I do understand the issues facing depositories, both selectives and regionals, regarding their individual institutions needs and the demands on budgets, staffing, and space of a depository collection. Like everyone in the depository community, I am desperate to find a successful solution to these problems to ensure the viability of the program. I am hopeful that the day long discussion Thursday will result in some positive solutions within the framework of Title 44. I want to echo my colleague Dan Cornwall’s statement in his blog “Back from the Brink” http://freegovinfo.info/blog/17, developing a model for the future of the FDLP is going to require cooperation from libraries in the program and GPO. Now is the time we need to pull together and find a common ground for a workable solution. We need to work together to clear up misinformation, rumors, and innuendos that are causing several members of our community to feel personally attacked. As a community, we have disagreed many times over the years on what is the best solution to many problems, but we have never brought it to the point that it is now. I am extremely concerned that the contentious situation we find ourselves in is going to create an atmosphere among Legislators that the program is not worth spending tax payer dollars on and considerably effect the appropriations for vital services like FDSys and the FDLP.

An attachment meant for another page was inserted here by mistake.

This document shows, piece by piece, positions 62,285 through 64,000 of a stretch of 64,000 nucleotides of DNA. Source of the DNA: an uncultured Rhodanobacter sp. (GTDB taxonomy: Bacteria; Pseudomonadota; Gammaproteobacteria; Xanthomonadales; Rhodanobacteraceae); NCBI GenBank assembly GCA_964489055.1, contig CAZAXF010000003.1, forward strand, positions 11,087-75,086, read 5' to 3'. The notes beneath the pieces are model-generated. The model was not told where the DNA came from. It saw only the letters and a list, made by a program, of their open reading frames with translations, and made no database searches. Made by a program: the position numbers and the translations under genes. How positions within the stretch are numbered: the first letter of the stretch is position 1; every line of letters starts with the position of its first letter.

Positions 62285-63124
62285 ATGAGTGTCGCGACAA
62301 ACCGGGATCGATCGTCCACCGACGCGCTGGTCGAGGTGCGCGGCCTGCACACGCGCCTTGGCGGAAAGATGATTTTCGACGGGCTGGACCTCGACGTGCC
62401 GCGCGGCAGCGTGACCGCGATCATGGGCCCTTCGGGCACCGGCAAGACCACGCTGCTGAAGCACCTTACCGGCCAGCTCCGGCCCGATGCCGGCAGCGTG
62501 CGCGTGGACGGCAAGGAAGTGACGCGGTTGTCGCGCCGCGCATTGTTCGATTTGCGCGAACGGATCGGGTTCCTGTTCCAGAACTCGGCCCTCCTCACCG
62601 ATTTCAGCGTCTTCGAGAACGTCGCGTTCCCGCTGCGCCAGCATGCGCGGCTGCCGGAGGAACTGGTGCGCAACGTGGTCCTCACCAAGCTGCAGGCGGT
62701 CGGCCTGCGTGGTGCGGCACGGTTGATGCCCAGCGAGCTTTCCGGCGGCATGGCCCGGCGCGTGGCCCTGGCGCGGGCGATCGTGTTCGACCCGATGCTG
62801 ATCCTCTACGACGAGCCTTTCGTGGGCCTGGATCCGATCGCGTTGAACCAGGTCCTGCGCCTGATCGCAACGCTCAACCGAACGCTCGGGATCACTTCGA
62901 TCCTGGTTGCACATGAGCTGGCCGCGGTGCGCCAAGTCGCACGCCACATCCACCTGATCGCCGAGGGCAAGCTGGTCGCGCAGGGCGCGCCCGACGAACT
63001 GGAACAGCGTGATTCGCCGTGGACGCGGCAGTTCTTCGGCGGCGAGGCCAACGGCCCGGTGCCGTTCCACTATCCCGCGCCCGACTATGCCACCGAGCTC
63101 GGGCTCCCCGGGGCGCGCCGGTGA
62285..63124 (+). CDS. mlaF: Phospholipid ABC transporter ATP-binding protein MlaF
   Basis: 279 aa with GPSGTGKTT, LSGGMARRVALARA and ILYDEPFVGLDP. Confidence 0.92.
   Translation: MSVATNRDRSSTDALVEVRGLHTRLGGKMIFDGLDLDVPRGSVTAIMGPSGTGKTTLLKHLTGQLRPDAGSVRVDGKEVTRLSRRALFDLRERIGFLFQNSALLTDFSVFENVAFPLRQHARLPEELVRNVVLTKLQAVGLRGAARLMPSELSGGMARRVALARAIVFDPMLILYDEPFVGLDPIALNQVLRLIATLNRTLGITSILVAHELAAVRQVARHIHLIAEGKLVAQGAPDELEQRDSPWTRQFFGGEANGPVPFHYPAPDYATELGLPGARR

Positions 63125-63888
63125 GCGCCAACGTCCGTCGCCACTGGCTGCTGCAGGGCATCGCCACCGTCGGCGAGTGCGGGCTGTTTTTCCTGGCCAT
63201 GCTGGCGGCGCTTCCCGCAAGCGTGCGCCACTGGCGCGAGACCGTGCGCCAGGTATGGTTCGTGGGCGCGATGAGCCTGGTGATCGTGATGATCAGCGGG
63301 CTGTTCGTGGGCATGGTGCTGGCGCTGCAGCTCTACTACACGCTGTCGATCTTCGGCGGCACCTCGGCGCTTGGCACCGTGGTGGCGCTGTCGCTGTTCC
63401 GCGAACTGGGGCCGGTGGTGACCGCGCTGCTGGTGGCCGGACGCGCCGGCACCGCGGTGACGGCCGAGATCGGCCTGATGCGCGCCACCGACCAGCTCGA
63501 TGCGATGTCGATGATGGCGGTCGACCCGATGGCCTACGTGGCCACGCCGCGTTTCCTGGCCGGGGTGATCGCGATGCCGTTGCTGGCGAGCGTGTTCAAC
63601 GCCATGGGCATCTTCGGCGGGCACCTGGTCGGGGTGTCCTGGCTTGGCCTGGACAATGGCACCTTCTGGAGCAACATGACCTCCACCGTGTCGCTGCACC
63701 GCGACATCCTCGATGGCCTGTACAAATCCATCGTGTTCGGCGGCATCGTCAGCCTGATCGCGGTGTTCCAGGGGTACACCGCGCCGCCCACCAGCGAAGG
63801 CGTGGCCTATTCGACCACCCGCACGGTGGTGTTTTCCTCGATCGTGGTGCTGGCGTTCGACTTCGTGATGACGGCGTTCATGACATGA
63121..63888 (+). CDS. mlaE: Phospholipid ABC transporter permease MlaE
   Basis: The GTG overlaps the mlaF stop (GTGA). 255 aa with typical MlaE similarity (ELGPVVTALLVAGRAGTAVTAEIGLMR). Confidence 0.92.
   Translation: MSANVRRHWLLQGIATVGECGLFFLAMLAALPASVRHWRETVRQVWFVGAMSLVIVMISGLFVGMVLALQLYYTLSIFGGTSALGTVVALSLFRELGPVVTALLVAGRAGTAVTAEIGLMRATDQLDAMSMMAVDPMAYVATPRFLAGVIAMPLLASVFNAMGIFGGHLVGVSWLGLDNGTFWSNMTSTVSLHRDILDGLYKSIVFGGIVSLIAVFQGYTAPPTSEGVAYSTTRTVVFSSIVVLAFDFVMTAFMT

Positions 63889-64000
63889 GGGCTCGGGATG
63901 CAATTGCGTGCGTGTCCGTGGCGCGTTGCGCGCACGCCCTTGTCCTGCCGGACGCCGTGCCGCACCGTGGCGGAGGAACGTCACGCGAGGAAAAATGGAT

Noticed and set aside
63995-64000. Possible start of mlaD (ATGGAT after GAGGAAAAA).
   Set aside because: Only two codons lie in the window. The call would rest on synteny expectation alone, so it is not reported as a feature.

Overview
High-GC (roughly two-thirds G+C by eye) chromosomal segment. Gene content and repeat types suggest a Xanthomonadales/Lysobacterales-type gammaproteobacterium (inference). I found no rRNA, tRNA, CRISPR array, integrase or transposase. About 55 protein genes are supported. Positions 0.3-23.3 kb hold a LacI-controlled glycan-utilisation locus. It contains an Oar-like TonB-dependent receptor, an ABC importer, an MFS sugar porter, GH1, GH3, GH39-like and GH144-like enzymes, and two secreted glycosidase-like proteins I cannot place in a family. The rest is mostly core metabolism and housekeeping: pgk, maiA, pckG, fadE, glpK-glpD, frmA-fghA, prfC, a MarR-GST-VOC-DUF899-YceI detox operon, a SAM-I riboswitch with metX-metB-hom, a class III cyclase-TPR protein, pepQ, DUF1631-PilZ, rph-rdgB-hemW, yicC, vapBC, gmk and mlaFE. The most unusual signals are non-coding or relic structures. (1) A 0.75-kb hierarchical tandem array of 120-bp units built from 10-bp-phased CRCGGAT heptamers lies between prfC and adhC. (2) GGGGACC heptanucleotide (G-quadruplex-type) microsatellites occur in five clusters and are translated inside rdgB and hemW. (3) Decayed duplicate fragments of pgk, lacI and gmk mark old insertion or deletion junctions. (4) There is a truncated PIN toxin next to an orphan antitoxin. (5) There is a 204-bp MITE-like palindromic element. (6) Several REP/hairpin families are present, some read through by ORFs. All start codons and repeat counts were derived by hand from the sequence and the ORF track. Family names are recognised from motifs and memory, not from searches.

Assistant Dean for Public Services
University of North Texas Libraries
1155 Union Circle #305190
Denton, Texas 76203-5017